Babywearing 101

1. Newborn
2. Ergonomic

“T.I.C.K.S.” Rule for Safe Babywearing
-In View at All Times
-Close Enough to Kiss
-Keep Chin off Chest
-Supported Neck/Back

Getting a Good Seat

(The following definitions from Maria on TBW- copied with her permission)

Types of Knots
1. Slipknot or Girth Knot
The Slip Knot most commonly used in wrapping is a Girth Knot. This
knot provides a flat side against the wrapper’s body and the ability to
adjust the carry after wrapping.

2. Reverse Slipknot

3. Square or Reef Knot
The most often used knot in tying of wrap carries. It provides security as well as a relatively flat side against the wrapper’s body.

4. Half-Knot Chest Belt (at mid carry-do not use as a finish for a carry)

5. Lexi Twist
A Lexi Twist is simply twisting the wrap around itself, usually twice, at a point at which the wrapper wishes to maintain wrap tension. It is often used in place of reinforcing passes in order to maintain tension at a higher point on the baby’s back than regular cross passes would allow. Lexi Twists are often used with Rucks as well as a variety of hip carries.

Types of Passes

1. Torso Pass
A Torso Pass goes over the baby and then under both of the wrapper’s arms.
Pros: Binds the baby securely to the wrapper’s torso and provides full, closed support along the sides of the wrap
Cons: Limited ability to position the carry – because the wrap goes under both of the wrapper’s arms, the baby must be positioned at this level. Requires some effort/finesse to get an ideal knees above bum deep seat. Not ideal for leg straightening babies.
Common Carries: Double Hammock, Simple Torso Carry

2. Kangaroo/Ruck Pass
A Kangaroo or Ruck Pass goes over the baby and then over both of the wrapper’s shoulders.
Pros: Baby can be positioned at any point on the wrapper’s torso or back. High pass is good for keeping leaning babies secure. Encourages a deep, knees above bum seat.
Cons: Higher learning curve than a torso pass. Not ideal for leg straightening babies.
Common Carries: RUB, Kangaroo

3. Cross Pass
A Cross Pass passes over the baby on a diagonal, with one end going under the baby’s leg and under the wrapper’s arm and the other end going over the baby’s shoulder and then over the wrapper’s shoulder.
Pros: Good for pre-tieing and then popping the baby in and out of a carry. Also good for securing leg straightening babies.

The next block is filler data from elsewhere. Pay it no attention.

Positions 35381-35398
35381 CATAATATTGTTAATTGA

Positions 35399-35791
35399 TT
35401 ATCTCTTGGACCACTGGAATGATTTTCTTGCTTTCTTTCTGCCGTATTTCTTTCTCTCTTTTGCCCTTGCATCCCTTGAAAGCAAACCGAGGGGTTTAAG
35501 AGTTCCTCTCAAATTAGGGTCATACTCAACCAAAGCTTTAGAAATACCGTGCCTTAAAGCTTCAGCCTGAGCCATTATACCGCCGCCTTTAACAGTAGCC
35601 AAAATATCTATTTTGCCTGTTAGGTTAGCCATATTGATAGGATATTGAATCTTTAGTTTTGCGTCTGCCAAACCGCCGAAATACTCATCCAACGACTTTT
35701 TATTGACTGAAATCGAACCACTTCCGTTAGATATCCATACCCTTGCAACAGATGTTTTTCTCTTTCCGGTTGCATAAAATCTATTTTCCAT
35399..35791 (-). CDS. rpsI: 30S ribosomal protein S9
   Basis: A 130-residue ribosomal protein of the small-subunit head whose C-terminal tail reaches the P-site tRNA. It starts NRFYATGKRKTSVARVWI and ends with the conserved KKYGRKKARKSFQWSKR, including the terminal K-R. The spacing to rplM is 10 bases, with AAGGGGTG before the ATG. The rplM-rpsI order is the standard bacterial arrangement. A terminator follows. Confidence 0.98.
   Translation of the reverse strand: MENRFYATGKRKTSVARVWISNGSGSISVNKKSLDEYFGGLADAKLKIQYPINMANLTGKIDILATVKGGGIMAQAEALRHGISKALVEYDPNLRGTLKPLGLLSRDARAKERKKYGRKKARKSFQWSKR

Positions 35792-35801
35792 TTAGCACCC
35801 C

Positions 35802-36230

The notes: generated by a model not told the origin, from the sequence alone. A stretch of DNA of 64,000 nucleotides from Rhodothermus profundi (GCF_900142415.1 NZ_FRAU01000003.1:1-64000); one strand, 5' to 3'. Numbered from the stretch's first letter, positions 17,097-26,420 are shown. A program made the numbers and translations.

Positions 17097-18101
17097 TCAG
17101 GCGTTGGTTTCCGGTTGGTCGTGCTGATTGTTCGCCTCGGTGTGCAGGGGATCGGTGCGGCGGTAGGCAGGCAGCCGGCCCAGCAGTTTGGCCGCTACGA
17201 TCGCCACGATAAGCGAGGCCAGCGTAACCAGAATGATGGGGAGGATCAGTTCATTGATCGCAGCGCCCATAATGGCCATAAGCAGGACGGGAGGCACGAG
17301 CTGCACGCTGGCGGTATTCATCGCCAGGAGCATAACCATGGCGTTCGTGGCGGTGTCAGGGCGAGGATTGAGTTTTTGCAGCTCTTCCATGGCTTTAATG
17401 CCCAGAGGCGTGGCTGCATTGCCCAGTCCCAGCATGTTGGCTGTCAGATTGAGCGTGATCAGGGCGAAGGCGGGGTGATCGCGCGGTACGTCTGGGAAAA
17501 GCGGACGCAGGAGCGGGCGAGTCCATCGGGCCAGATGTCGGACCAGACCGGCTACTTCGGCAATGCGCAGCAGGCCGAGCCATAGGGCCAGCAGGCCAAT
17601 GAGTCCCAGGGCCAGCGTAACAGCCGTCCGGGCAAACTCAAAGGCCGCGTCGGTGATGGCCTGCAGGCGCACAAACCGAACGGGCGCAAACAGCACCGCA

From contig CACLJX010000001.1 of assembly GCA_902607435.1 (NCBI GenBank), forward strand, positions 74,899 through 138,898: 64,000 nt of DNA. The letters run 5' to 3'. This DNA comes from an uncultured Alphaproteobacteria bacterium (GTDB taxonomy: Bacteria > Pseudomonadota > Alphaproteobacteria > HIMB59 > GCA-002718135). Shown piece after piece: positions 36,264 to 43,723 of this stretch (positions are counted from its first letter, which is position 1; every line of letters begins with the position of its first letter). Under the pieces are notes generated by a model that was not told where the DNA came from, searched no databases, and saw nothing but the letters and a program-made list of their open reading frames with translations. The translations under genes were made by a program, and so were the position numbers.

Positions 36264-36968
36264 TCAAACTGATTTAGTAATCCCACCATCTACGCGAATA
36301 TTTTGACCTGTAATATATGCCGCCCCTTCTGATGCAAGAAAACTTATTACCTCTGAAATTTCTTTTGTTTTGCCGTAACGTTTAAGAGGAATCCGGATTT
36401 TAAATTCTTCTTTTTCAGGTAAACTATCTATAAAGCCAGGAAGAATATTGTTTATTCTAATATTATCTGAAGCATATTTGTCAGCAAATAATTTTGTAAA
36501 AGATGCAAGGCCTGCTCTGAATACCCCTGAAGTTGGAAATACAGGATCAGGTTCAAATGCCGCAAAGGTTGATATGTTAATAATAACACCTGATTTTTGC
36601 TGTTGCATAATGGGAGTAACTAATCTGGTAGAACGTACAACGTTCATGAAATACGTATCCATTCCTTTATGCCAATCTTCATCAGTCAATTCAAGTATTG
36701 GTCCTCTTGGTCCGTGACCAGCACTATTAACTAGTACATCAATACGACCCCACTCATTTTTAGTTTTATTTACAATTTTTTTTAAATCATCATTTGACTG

Cons: Not ideal for leaning babies. Can be more difficult to get snug than other passes and tends not to distribute weight as evenly as other passes since the pass becomes bunched under the baby’s leg rather than remaining spread.
Common Carries: Front Wrap Cross Carry, Hip Cross Carry, Back Cross Carry

4. Rebozo Pass
A Rebozo Pass has one end going over the wrapper’s shoulder while the other end goes under the wrapper’s arm. Unlike a Cross Pass, a Rebozo Pass goes over both of the baby’s legs and stays high on his or her back.
Pros: Hybrid of a Torso and Kangaroo Pass – offers closed support and security but allows more freedom to position the baby where the wrapper is most comfortable.
Cons: Not ideal for leg straightening babies.
Common Carries: Rebozo, RRRR

All wrap carries, front, back and hip are created from a combination of four types of passes: Torso, Kangaroo/Ruck, Cross, and Rebozo. Passes can be combined based on the needs of the wrapper and baby. For example:
* a baby who has a tendency to lean might benefit from a Kangaroo/Ruck based carry
* baby who tends to lean and leg straighten would need a combination of Cross and Kangaroo, Torso or Rebozo passes
* if a wrapper were looking for a quick, poppable carry, he or she might want to consider a Cross Pass based carry.
~Cross passes and Rebozo Passes can often be substituted for each other within a carry. So, if a wrapper is using a carry such as a Hip Cross Carry or Front Cross Carry the calls for two cross passes, but the baby being wrapped tends to lean, the wrapper could make one of the Cross Passes a Rebozo Pass instead in order to secure the baby.~

5. Reinforcing Pass
A Reinforcing Pass comes under the wrapper’s arm, across the baby diagonally, under the baby’s opposite leg and then under the wrapper’s opposite arm.
Pros: Adds additional torso support as well as securing against leg straightening.
Cons: Relatively low pass which then moves lower under the baby’s legs. Because of this, it is not used as a base pass for any carry, but is added for, as the name suggests, reinforcement.

6. Bunched Passes
For a Bunched Passes, the wrap is gathered or bunched into a strap which is then passed over the baby. Most commonly, bunched passes are brought over and then under the baby’s legs (also known as Safety Crosses)

7. Chestbelts
Chest Belts are used either to secure a baby in the middle of wrapping or to alter weight distribution. There are an endless number of creative chest belt possibilities.

Getting Baby on Your Back
1. Newborn
Santa Toss

Getting a newborn off your back

2. Infant/Toddler with good head control
Hipscoot, Superman, Supermanflip

Getting Infant/Toddler off your back

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